Peony in Love is an example of awe-inspiring yet utterly readable historical fiction/mythology. It is based in 16-17th century China just after the downfall of the Ming dynasty after their defeat by the Manchu invaders.
On the face of it, Peony in Love is about the 16 year old heroine Peony who falls in love with a stranger at a rendition of the popular opera The Peony Pavilion. She is already betrothed to marry a total stranger, and in despair, she stops eating and dies before her wedding, little knowing that the man she is supposed to marry is the stranger she fell in love with. After her death, she becomes a “hungry ghost” and watches over her future husband’s life and tries to make him happy in any way she can. She is also a great writer who longs to have her commentary on the Peony Pavilion written during her short life span published, so that her husband can finally hear her voice through her written words. The rest of the story deals with how she manages to achieve her ends.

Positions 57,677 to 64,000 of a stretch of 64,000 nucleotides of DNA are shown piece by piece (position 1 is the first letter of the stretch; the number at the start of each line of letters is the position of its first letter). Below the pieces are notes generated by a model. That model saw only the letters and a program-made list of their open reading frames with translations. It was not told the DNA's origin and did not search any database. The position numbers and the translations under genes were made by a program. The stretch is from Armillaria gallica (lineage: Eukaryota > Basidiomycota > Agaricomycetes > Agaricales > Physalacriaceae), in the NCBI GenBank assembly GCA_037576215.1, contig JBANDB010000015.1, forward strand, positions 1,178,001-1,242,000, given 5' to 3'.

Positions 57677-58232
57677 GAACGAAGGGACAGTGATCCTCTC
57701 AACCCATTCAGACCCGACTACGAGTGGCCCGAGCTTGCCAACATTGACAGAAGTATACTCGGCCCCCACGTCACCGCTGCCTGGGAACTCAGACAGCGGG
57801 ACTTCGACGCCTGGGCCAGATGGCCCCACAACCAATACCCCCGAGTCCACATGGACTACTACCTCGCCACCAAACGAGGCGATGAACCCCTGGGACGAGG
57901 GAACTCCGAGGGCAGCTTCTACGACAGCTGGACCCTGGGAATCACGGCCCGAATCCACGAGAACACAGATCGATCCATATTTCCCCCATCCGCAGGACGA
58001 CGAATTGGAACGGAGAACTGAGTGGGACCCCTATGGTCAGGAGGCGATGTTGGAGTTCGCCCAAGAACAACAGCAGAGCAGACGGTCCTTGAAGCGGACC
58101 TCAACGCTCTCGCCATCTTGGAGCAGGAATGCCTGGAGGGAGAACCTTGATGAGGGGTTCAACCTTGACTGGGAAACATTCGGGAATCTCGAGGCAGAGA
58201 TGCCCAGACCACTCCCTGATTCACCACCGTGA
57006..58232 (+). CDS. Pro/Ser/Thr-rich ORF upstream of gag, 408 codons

I loved how Lisa See has wrapped the story into the actual historical events of the time. Peony in Love is a work of fiction, but Peony herself and some of the other characters in the novel are real. The story sticks as close as possible to the actual historical events of that time.
The actual love story was a little bit blah. Probably, I am too modern in my thoughts and approach, but I just couldn’t get into Peony’s emotions. She falls in love with a total stranger, they recite bits and pieces of poetry to each other, and based on this flimsy relationship (they meet just thrice), Peony stops eating, becomes obsessed with thoughts of her man, and dies! Something I just could not swallow, but then I am not a 16-year old who’s never seen a strange man before 🙂
What I loved in this book is something much more than the love story. Lisa See delivers great historical depth to Peony in Love. Her research is unbelievable. I learned so much about traditional Chinese practices such as arranged marriages, foot binding, architecture, familial structure, religious beliefs, dietary customs, and ancient medicinal treatments. Her descriptions of the Manchu invasion and the massacre in Yangzhou were really heart-breaking to read.
All in all, a highly recommended read!